Control of DNA polymerase-alpha activity in regenerating rat liver by calcium and 1 alpha,25(OH)2D3.

Abstract:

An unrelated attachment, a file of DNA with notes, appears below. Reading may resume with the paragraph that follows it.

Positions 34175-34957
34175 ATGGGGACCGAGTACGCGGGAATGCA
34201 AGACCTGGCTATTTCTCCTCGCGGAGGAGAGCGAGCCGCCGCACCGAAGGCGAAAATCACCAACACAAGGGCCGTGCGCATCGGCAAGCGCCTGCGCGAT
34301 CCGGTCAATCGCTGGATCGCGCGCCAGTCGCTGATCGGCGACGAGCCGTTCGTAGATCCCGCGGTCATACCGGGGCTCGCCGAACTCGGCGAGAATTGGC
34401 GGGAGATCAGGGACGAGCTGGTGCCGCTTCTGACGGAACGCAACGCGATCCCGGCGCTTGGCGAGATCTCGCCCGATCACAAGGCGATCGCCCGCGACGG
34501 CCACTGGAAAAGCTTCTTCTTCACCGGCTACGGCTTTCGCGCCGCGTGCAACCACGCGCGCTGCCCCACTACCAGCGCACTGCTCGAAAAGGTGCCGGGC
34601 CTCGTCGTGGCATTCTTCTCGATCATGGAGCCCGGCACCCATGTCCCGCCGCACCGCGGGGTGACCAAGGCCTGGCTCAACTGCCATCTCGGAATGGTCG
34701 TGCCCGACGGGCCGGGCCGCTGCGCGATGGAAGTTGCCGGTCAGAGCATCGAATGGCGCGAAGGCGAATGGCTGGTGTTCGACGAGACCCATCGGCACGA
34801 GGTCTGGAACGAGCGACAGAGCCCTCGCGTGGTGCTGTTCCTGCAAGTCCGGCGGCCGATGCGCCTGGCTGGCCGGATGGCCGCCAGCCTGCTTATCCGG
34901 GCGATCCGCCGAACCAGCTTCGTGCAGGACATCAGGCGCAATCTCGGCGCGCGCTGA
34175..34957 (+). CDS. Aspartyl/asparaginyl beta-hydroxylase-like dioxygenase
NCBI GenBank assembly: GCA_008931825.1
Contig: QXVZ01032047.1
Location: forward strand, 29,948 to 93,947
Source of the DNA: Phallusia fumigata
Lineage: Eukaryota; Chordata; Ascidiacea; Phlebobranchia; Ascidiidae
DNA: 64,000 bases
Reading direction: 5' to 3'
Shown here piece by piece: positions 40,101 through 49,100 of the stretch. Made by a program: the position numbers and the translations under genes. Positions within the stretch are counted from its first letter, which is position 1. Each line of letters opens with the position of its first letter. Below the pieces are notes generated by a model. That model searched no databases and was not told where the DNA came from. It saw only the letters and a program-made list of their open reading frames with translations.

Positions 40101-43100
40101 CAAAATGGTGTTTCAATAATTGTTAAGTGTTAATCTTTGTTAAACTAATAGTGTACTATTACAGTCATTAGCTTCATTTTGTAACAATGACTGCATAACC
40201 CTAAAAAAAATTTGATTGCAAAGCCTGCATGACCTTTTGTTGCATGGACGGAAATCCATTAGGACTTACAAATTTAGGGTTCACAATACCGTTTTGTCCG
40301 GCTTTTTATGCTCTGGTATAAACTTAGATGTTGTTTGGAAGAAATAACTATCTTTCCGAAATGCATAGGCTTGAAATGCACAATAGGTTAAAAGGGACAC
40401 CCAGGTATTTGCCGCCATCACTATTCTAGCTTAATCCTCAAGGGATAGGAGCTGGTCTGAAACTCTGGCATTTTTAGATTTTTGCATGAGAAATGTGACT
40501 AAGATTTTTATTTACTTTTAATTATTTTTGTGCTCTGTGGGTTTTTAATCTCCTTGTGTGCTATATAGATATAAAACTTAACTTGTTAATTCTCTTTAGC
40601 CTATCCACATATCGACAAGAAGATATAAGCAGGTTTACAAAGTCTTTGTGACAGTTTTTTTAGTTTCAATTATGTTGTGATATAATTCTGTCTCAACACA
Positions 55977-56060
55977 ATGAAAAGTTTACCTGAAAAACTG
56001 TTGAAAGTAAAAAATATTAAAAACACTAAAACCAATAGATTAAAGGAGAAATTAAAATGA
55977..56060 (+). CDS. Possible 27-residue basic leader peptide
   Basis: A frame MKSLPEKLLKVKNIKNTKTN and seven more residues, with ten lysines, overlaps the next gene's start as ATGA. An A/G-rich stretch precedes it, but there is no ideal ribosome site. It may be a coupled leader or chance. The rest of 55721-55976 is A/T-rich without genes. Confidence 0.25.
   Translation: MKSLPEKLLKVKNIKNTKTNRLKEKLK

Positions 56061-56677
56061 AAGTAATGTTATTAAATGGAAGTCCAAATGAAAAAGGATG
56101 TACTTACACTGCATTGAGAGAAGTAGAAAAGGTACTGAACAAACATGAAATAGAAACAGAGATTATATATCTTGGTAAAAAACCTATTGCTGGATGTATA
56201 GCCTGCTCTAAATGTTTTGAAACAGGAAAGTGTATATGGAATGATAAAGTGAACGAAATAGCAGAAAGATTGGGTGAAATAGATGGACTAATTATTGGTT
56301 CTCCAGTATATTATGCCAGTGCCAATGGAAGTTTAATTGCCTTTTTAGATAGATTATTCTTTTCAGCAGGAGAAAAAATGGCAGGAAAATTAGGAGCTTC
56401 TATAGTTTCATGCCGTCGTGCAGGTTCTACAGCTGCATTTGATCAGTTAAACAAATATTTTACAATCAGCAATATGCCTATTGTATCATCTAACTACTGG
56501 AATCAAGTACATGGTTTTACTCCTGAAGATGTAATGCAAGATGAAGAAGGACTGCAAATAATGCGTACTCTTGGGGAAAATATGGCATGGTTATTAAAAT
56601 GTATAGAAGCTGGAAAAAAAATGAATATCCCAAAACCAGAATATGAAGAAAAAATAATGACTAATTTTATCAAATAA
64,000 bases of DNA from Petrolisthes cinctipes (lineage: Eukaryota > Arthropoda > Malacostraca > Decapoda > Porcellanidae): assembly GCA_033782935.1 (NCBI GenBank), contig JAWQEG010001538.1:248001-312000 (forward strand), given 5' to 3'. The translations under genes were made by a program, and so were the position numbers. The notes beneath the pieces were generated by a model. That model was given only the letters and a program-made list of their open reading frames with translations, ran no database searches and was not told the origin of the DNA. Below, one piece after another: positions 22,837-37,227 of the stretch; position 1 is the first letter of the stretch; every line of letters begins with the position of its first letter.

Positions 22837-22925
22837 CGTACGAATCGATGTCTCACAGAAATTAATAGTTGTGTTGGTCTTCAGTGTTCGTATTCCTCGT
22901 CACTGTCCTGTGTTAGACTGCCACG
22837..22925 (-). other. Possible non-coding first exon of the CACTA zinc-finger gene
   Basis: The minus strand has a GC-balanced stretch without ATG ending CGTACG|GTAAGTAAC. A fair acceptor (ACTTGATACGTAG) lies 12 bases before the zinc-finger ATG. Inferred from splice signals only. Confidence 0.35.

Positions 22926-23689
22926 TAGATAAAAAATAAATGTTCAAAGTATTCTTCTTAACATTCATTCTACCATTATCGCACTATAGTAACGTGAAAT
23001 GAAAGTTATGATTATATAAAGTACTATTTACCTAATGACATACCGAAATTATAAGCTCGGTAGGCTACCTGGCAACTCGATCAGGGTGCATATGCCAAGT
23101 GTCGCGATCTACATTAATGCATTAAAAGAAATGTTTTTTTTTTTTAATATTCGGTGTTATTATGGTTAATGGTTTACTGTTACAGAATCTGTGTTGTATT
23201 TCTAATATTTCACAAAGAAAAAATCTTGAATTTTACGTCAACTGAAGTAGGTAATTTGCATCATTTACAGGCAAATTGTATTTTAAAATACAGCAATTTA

The late G1 surge of DNA polymerase-alpha activity and the initiation of DNA replication in the hepatocytes of partial hepatectomy-induced regenerating liver were severely reduced when the mitogenic partial hepatectomy was carried out in the hypocalcemic and 1,25(OH)2D3 (1 alpha,25-dihydroxycholecalciferol)-deficient environment of parathyroidectomized (PTX) or thyroparathyroidectomized (TPTX) rats. These inhibitions were prevented in TPTX rats by a postpartial hepatectomy injection of 1,25(OH)2D3, which also restored blood calcium to normocalcemic levels. Inhibition of active DNA polymerase-alpha accumulation and initiation of DNA synthesis in TPTX rats were also completely prevented by prefeeding the rats a low phosphorus diet, which stopped the lowering of the blood levels of calcium and 1,25(OH)2D3 following parathyroid removal. These studies indicate that the rise of DNA polymerase-alpha activity and the initiation of DNA replication in regenerating liver are controlled by cellular processes that rely on normal blood levels of calcium and 1,25(OH)2D3. Because DNA polymerase-alpha is the third DNA replication enzyme (the others are ribonucleotide reductase and thymidylate synthase) that has been shown to depend on parathyroid hormone and/or the circulating levels of calcium and 1,25(OH)2D3 that it controls, the authors concluded that the processes dependent on calcium and 1,25(OH)2D3 are parts of a mechanism that coordinately activates the DNA-replicating enzymes. The possibility that cyclic adenosine monophosphate (cAMP)-dependent protein kinases are involved in this replication mechanism is considered.

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